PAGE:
My First Hackathon: How to Prepare and Contribute

28 Jun 2015 . . Comments

I wouldn't call myself a 'coder', but I loved my first hackathon. Coming into the hack (#hackthevisual), I knew I wouldn't be doing a lot of coding. I had only just started learning Ruby and Rails 2 months ago and hadn't gone into too much JavaScript. I ended up doing some CSS and logo design. Our product turned out great.

Hack the Visual Hackathon Logo

Hackathons are never about one person, a good hack involves many skilled people (yes, you should have at least one programmer or it's just a powerpoint). You don't have to be coder to do well in a hackathon.



Be friendly and open-minded about pitches and you will be in good hands. Bring whatever skills are necessary and fill in the gaps that the team needs you. Since my team was strong in programming, I started sketching logos and putting together the visuals of our app. I essentially did whatever my team needed me to do. That's what hacking is all about.



Be flexible.

I cannot emphasize this enough. Have a beer with everyone and get to know the groups (other blogs say this may tire you out, but it's better to bond with your team, so it's worth it). Figure out what ideas everyone has, share yours, and ultimately go with the most difficult, yet feasible idea. Meaning, go with a challenge, but don't try to learn something completely new. If someone know's how to do something that the rest of the team doesn't know how to do, that's good. The more of that the better the team. Being flexible is the most important aspect of a hackathon, so get ready to pivot your idea and learn from others.

Be ready.

Some teams stay overnight and some go home early. So, bring some spare clothes, deodorant, and a toothbrush. Ours was a mix of both and we were very understanding. Don't get mad at anyone. Our team only rarely got angry. Mostly, we only got upset with ourselves when our code didn't work.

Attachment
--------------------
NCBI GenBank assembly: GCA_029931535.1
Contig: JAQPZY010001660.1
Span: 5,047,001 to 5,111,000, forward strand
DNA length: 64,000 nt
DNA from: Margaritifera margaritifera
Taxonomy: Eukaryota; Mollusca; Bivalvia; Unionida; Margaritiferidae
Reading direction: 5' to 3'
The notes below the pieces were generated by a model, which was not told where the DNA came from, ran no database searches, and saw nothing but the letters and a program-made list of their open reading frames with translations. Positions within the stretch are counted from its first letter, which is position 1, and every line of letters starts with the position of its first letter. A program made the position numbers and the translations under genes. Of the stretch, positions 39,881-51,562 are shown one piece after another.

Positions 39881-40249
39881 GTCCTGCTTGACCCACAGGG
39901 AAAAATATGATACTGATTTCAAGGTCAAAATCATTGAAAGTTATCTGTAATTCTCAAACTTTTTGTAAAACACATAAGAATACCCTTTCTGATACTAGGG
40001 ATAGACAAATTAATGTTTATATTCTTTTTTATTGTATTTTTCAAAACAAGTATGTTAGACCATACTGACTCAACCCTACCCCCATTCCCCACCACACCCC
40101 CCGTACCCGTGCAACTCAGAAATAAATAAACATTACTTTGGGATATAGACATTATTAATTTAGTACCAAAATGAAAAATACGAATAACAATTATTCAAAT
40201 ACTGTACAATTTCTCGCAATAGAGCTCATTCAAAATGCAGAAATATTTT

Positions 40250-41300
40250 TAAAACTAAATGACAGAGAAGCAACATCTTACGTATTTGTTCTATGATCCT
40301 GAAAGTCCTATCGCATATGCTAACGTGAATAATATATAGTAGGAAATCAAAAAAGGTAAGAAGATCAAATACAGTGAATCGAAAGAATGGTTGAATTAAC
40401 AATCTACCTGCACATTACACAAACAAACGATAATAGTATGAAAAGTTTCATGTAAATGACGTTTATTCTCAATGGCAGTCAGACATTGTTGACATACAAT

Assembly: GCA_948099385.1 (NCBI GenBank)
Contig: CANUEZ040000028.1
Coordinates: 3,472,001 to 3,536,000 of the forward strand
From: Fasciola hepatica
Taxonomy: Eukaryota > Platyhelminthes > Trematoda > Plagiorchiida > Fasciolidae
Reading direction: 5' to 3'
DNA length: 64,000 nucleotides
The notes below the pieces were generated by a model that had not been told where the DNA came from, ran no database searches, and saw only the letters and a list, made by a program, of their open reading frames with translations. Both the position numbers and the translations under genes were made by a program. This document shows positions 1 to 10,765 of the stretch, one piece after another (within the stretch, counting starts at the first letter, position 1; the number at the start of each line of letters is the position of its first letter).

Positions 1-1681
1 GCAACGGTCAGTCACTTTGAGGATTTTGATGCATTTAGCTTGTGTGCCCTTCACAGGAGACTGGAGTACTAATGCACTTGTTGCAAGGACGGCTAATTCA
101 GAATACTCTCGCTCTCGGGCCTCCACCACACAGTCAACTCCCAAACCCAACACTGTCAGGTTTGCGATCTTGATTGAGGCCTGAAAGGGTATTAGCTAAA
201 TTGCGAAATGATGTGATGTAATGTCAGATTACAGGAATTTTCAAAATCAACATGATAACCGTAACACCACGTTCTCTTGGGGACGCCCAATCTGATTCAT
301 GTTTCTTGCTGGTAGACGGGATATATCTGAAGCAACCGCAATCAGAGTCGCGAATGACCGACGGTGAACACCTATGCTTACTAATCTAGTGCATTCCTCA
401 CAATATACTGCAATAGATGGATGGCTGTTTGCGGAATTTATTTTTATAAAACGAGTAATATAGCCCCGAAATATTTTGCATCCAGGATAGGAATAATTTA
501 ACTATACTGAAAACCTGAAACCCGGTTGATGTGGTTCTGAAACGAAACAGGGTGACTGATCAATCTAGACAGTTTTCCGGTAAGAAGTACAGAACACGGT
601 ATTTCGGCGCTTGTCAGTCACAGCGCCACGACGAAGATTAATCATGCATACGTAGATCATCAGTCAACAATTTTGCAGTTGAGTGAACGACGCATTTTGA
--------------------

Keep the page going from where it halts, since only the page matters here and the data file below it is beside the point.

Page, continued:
Eat a lot and hydrate. 

Do not be tempted to push meals back. Always stop coding/working and eat food! Drink a lot of water while you're at it.

I found that once I got some food. My productivity increased threefold.


Make it fun and take breaks.

Don't be afraid to have casual conversation mid-code. It's a lot of work you're doing and just kicking back can make the work flow a whole lot better and you might get some help from teammates.


Scrum or not to Scrum?

Just make  a Do, Doing, Done sections for workflow  on Trello.  Don't shove it down other people's throats. You probably be more productive without it, but it's important to establish what type of work you'll be doing for the weekend.

Here's a list of productivity tools:




Google Drive, Slides, Sheets


Some Technicalities: 

Make a web app and then convert to mobile (Use Cordova or PhoneGap). Don't code a Java Android or Swift iPhone app (it takes too long and it's not flexible).

NodeJS and Grunt are great for hacking quickly.

Firebase is great if you have numerous databases and processes running in the backend

Amazon Services is your best bet for storage.

Devices needed (in your team):



USB Cords (for devices)

Ethernet cords

Some other cool things that you come up with

Your Laptop


Don't worry if you don't understand the tech specs above. You'll learn what they are on your first hack, just go!


My teammates were far better coders than me and I learned a lot. They were very welcoming and helped me learn the development workflow process. We won because we challenged ourselves and took big risks and I thank my teammates (Dario, Bryan, Sam, Anthony) for inviting me to be a part of the process.


Also our app is pretty cool, see it below:




Screen Shot 2015-06-28 at 2.14.14 PM